Opioid addiction isn’t the only health problem suffered disproportionately by rural livers. Rural residents have a higher rate of chronic disease than non-rural residents, and one-third of rural residents lose all their teeth by age 65. Not coincidentally, perhaps, 65 percent of areas with health-professional shortages are rural, and rural hospitals are closing at a faster rate than elsewhere. An estimated 2,000 rural communities have just one pharmacist, who also often doubles as the lone health-care provider.

The health-care challenges facing rural areas are inseparable from challenges related to the disproportionate presence of the elderly there.

About 10 million people 65 and older live in rural America. Opioid misuse among this population is reportedly growing, and there is concern that it will only get worse as the demographic with the worst opioid-addiction problem—45- to 55-year-olds—ages.

Many older people, especially grandparents, have been drawn into the opioid crisis by children whose addictions mean they cannot raise their own kids. Those who have escaped being touched by opioids often face other issues, like not being able to get around: 13 percent of rural seniors have no car, and 40 percent of all rural residents live in counties without public transportation.

The result is that the rural elderly can be especially socially isolated. Such isolation is connected with myriad negative health outcomes, including depression, stress, smoking, chronic disease, premature death, and cognitive decline.

The elderly are disproportionately represented in rural areas in part because of brain drain—the out-migration of the most talented youths, year after year, from rural to metro districts.

Sixty percent of Americans lived in rural areas in 1900; that number is now 19 percent. But far less than 19 percent of the most talented Americans live in rural places, thanks to the federally subsidized, ruthlessly efficient academic-economic meritocracy that virtually ensures no smart kid is left behind.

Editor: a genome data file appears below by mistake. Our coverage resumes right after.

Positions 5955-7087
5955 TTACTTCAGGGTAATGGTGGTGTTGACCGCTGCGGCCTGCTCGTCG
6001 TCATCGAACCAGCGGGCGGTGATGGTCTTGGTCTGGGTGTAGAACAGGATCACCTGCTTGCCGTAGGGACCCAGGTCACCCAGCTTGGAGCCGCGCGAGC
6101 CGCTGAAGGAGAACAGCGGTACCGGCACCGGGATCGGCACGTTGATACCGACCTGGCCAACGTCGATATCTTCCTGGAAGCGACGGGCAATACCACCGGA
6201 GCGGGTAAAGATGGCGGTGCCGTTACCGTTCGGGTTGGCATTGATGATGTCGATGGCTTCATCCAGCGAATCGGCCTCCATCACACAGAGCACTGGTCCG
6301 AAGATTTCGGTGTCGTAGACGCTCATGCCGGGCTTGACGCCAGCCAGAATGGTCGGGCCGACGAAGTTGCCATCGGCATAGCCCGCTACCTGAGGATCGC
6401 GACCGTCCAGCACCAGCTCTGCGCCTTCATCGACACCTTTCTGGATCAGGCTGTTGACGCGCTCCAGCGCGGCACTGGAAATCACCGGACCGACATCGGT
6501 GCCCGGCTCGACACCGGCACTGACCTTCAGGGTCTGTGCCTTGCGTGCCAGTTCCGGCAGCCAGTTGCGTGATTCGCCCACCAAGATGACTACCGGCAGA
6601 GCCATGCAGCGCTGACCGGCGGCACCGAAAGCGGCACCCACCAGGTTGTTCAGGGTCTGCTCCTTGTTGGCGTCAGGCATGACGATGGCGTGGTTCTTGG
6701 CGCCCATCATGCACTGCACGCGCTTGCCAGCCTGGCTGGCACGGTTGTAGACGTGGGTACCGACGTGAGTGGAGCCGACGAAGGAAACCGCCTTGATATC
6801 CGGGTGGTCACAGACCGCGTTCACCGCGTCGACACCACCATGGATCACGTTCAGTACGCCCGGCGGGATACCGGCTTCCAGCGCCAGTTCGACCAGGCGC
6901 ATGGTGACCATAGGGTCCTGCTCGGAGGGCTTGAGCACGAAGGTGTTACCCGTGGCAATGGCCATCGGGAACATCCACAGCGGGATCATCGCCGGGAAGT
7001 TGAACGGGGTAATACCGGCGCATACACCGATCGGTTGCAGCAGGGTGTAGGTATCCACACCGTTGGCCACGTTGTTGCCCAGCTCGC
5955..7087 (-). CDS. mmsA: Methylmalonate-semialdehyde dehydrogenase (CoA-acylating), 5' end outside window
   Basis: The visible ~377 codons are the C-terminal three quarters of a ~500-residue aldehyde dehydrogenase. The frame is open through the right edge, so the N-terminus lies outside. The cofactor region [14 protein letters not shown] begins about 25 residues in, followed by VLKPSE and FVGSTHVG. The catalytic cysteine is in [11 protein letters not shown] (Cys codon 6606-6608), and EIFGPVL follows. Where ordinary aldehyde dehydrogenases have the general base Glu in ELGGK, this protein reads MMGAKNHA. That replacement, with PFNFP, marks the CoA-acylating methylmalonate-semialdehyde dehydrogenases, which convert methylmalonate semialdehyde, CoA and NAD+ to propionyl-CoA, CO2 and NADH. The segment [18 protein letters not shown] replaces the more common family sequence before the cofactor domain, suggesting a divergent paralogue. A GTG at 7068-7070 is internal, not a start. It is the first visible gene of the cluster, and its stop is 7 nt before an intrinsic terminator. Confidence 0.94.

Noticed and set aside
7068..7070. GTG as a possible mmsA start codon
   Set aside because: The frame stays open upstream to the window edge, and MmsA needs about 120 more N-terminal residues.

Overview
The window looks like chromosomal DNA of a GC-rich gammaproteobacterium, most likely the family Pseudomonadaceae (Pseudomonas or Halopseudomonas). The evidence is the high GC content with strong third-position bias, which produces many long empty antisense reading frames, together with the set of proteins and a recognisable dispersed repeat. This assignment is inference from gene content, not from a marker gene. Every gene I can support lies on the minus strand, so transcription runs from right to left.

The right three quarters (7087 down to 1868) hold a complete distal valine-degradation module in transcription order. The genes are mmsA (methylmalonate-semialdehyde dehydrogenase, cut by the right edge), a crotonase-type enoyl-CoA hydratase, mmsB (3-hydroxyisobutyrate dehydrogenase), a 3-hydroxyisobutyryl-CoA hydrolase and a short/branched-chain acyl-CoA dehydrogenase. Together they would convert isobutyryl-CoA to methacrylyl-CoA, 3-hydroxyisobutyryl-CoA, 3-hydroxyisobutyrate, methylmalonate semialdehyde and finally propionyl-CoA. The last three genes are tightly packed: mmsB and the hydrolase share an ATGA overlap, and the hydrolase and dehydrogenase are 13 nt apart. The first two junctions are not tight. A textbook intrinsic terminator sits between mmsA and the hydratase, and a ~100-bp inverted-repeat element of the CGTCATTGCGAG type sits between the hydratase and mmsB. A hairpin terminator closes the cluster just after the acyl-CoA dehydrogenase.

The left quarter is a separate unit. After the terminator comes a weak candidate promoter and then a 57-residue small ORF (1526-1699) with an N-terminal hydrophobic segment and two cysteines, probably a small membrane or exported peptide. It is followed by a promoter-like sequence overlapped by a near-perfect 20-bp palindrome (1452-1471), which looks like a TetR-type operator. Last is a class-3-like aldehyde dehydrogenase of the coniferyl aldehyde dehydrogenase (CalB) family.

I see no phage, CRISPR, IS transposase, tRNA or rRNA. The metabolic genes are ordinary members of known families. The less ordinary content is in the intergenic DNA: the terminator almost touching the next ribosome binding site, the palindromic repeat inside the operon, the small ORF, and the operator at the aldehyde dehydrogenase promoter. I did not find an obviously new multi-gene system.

In 1940, the gap between rural and urban areas, with respect to the proportion of residents who possessed a bachelor’s degree or higher, was five percentage points. By 2000, it had become thirteen percentage points. It is certainly higher today.[2]

A rarely acknowledged contributor to the rural brain-drain problem is student loan debt. Since salaries and wages in rural areas are almost always lower than in urban and suburban ones, many graduates cannot afford to return to, move to, or stay in rural districts. This means, in turn, that attracting new businesses to rural areas, or starting new businesses there, is more difficult than it is elsewhere. The talent base simply isn’t present. One is faced with a recruiting problem immediately.

It is all part of a vicious cycle. For one reason young people continually move away from rural areas is because the economy is worse in such places, and good jobs comparatively scarce. The recovery from the 2008–9 recession has been slower in rural counties than in metro ones. It would lag even more if not for the plentiful jobs provided by oil and gas extraction in 100 or so counties across the country, jobs that are generally temporary and do not necessarily enrich local communities except for a brief season.

Farms are of course concentrated in fewer hands than ever, despite the counter-trend of growth in small, organic farms which concentrate on selling to farmers’ markets and local restaurants. (Between 2008 and 2014, sales of produce from organic farms rose by 72 percent, but the larger story is told by the reduction in the number of American farms from 6.3 million in the 1930s to 2.2 million today.)

Thanks to the decline of locally owned banks, and the passage of legislation (e.g., Dodd-Frank) making it harder than ever for small business owners and entrepreneurs to get loans, it can be maddeningly difficult for Americans living in small towns and rural places to access investment and other forms of capital.

Between 2008 and 2017, large businesses saw a 35 percent increase in bank lending, while small businesses experienced a 15 percent decrease. New businesses accounted for 8 percent of all firms in 2016, down from 13 percent in 1980; and were it not for tech start-ups, the 2016 number would be significantly lower.

Predictably, then, rural Americans are economically poorer than their counterparts in basically every demographic: seniors, children, households, minorities, etc.

Although the poverty rate in rural counties, overall, is slightly lower than in other counties, one in five rural children nevertheless lives in poverty. One in three blacks in rural areas lives in poverty. Eighty-five percent of counties deemed by the U.S. Department of Agriculture as “persistently poor” over the last three decades are rural. About 50 percent of rural households headed by a single mother are below the poverty line.